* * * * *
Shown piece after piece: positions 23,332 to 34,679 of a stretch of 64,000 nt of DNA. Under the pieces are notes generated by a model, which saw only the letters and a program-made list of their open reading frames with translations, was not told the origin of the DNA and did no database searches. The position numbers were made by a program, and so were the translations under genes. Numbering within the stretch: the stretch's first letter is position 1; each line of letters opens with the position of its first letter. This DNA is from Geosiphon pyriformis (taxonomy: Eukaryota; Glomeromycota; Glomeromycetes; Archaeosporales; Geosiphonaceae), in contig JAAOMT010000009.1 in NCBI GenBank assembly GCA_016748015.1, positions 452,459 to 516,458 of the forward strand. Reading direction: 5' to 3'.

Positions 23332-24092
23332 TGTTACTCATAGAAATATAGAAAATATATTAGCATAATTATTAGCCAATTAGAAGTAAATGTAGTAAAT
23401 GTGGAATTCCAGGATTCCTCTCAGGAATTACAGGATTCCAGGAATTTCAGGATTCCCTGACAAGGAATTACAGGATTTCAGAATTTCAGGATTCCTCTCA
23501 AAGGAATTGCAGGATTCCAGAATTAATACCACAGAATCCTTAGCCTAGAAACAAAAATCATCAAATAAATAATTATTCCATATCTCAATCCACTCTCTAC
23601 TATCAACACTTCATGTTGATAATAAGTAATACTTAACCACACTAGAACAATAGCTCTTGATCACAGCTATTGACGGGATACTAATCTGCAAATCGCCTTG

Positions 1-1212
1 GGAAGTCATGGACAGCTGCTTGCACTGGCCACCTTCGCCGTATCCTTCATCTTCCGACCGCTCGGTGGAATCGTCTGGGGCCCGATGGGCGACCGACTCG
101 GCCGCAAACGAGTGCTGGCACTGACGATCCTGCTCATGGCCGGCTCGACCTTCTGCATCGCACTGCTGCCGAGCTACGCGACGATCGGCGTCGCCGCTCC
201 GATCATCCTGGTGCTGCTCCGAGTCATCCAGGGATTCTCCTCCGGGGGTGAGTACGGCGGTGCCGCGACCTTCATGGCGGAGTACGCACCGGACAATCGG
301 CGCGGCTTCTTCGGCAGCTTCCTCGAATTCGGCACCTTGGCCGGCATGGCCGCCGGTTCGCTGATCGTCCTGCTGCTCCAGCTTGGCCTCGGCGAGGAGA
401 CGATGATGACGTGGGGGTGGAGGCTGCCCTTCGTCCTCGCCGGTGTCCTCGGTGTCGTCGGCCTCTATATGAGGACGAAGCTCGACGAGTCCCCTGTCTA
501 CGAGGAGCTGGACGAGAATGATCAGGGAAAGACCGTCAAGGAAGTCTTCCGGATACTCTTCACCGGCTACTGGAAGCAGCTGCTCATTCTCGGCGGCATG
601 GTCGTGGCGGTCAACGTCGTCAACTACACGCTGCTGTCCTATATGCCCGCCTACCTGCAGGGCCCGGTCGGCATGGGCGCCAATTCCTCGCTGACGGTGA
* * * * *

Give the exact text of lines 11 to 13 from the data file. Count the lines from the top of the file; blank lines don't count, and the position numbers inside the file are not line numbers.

301 CGCGGCTTCTTCGGCAGCTTCCTCGAATTCGGCACCTTGGCCGGCATGGCCGCCGGTTCGCTGATCGTCCTGCTGCTCCAGCTTGGCCTCGGCGAGGAGA
401 CGATGATGACGTGGGGGTGGAGGCTGCCCTTCGTCCTCGCCGGTGTCCTCGGTGTCGTCGGCCTCTATATGAGGACGAAGCTCGACGAGTCCCCTGTCTA
501 CGAGGAGCTGGACGAGAATGATCAGGGAAAGACCGTCAAGGAAGTCTTCCGGATACTCTTCACCGGCTACTGGAAGCAGCTGCTCATTCTCGGCGGCATG